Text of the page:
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A few weeks ago, my 4-year-old daughter and I made the world's quickest sprint through Wal-Mart to find a birthday present for the party my daughter was due at in five minutes.
We snatched a gift off the shelf, stood in line (forever, as one does at Wal-Mart), and then I wrapped the gift in the car, finishing just moments before we pulled up in front of the birthday girl's house.
When I was growing up, presents were a staple of birthday parties. I can't remember attending a single birthday party where I didn't bring a present (although I do clearly remember a party where my mom made a birthday present because we couldn't afford to buy a gift).
But all of my (and my sibling's) birthday parties were gift-free, which was pretty uncommon in that day. We could invite as many friends as we wanted, but all the invitations said something about no gifts. As a child, it was a little bit disappointing to not get a huge pile of presents, but I also liked not having to open that stack of gifts in front of an audience (something I still do not enjoy doing—baby showers? Very stressful for me).
I want the party to be the celebration, not just an excuse to collect a bunch of new stuff.
Twenty-five years later, gift-free parties aren't nearly as uncommon now. And as a parent myself, I think this is the best party development ever.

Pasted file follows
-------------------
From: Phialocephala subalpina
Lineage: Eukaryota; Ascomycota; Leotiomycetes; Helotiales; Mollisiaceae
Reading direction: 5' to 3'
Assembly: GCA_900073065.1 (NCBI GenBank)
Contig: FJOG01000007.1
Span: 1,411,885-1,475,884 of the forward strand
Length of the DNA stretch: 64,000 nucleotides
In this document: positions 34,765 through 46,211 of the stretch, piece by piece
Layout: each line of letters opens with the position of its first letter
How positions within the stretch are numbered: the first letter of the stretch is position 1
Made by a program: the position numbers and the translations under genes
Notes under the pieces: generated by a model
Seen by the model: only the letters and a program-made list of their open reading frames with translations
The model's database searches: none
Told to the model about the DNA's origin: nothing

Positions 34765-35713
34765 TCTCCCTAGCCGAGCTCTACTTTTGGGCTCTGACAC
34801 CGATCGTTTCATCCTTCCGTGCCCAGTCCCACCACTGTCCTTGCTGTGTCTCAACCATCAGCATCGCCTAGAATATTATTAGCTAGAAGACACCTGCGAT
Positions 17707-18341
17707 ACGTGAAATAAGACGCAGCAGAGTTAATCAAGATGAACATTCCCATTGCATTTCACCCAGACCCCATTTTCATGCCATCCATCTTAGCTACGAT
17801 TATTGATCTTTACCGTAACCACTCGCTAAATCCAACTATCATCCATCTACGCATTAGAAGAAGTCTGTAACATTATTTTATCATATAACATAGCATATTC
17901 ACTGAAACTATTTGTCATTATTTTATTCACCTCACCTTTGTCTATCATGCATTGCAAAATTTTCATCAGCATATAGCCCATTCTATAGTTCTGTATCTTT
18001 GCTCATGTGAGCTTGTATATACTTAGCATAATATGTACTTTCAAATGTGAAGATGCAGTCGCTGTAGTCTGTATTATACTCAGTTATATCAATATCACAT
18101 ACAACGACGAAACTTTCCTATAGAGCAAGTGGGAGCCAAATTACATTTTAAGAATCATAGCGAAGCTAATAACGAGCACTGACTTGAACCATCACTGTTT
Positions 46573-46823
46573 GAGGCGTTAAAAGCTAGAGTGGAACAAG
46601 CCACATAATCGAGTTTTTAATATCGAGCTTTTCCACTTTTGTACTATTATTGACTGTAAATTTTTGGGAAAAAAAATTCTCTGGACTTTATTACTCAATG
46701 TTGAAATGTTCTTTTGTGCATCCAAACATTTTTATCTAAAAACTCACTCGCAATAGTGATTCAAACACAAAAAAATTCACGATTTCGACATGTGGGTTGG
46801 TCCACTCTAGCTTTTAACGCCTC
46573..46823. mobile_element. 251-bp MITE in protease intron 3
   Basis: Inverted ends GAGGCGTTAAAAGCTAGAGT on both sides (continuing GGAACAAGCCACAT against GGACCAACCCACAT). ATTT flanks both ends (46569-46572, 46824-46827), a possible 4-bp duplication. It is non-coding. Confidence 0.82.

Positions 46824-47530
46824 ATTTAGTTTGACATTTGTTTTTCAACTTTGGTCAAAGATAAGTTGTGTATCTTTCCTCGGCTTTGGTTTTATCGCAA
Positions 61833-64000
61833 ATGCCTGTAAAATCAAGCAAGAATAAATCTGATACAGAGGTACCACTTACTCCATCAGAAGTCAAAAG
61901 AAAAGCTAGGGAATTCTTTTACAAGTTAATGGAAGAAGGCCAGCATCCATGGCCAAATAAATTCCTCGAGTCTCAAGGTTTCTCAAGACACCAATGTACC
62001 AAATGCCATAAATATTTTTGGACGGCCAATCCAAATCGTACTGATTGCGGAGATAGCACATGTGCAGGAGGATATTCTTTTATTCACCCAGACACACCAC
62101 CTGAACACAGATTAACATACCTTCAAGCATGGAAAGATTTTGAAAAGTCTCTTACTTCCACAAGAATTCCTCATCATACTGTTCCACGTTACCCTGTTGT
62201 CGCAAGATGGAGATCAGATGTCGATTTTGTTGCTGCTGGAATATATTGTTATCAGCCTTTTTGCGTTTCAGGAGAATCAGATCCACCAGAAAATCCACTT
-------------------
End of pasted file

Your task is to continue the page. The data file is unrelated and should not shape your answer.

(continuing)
It means I don't spend 20 minutes standing in the toy aisle at Target trying to figure out what a child I might not know all that well would like and what they might not already have.
It means no awkward present opening where some presents are way better (or expensive) than others.
It means the focus is on having friends over and celebrating with games and treats, not on "WHAT PRESENTS WILL I GET?!"
And it definitely means no last-minute rush to the store to grab a present (a big bonus for me!).
I'm not worried about my kids not getting gifts for their birthdays. They'll still get plenty of presents from us and their grandparents. And it's not like they even really need more toys in the first place!
More importantly, I want my kids to see their birthday parties not as a time to get-get-get, but as time to enjoy having friends and family over and to celebrate together. I want my children to enjoy helping plan a party that will be fun for both them and the guests, to be in the moment at the party (instead of just looking forward to the pile of presents waiting at the end), and I don't want to make all the other children sit around while my kid opens present after present. I want the party to be the celebration, not just an excuse to collect a bunch of new stuff.